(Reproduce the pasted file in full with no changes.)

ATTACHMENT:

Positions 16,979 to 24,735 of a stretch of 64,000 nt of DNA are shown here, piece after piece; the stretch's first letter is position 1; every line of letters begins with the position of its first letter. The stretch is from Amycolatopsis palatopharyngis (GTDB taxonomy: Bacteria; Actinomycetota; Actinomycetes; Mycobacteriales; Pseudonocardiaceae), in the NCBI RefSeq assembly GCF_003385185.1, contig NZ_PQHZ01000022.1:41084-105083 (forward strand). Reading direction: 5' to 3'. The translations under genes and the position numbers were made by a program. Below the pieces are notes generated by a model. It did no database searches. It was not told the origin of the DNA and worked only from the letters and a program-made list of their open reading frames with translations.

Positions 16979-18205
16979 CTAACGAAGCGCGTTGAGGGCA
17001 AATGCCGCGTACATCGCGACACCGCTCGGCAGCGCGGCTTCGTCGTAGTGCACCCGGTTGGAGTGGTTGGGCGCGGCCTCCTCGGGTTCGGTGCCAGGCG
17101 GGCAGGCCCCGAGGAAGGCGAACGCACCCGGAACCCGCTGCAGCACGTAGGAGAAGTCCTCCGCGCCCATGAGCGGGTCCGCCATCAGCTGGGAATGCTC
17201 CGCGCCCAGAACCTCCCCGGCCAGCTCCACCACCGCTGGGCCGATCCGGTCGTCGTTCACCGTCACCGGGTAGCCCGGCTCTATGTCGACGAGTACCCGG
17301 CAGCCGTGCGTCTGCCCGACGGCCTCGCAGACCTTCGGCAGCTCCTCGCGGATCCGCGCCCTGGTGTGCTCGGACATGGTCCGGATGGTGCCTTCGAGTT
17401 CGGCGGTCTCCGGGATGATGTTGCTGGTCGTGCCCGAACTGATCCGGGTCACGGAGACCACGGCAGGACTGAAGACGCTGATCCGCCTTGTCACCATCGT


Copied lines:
Positions 16,979 to 24,735 of a stretch of 64,000 nt of DNA are shown here, piece after piece; the stretch's first letter is position 1; every line of letters begins with the position of its first letter. The stretch is from Amycolatopsis palatopharyngis (GTDB taxonomy: Bacteria; Actinomycetota; Actinomycetes; Mycobacteriales; Pseudonocardiaceae), in the NCBI RefSeq assembly GCF_003385185.1, contig NZ_PQHZ01000022.1:41084-105083 (forward strand). Reading direction: 5' to 3'. The translations under genes and the position numbers were made by a program. Below the pieces are notes generated by a model. It did no database searches. It was not told the origin of the DNA and worked only from the letters and a program-made list of their open reading frames with translations.

Positions 16979-18205
16979 CTAACGAAGCGCGTTGAGGGCA
17001 AATGCCGCGTACATCGCGACACCGCTCGGCAGCGCGGCTTCGTCGTAGTGCACCCGGTTGGAGTGGTTGGGCGCGGCCTCCTCGGGTTCGGTGCCAGGCG
17101 GGCAGGCCCCGAGGAAGGCGAACGCACCCGGAACCCGCTGCAGCACGTAGGAGAAGTCCTCCGCGCCCATGAGCGGGTCCGCCATCAGCTGGGAATGCTC
17201 CGCGCCCAGAACCTCCCCGGCCAGCTCCACCACCGCTGGGCCGATCCGGTCGTCGTTCACCGTCACCGGGTAGCCCGGCTCTATGTCGACGAGTACCCGG
17301 CAGCCGTGCGTCTGCCCGACGGCCTCGCAGACCTTCGGCAGCTCCTCGCGGATCCGCGCCCTGGTGTGCTCGGACATGGTCCGGATGGTGCCTTCGAGTT
17401 CGGCGGTCTCCGGGATGATGTTGCTGGTCGTGCCCGAACTGATCCGGGTCACGGAGACCACGGCAGGACTGAAGACGCTGATCCGCCTTGTCACCATCGT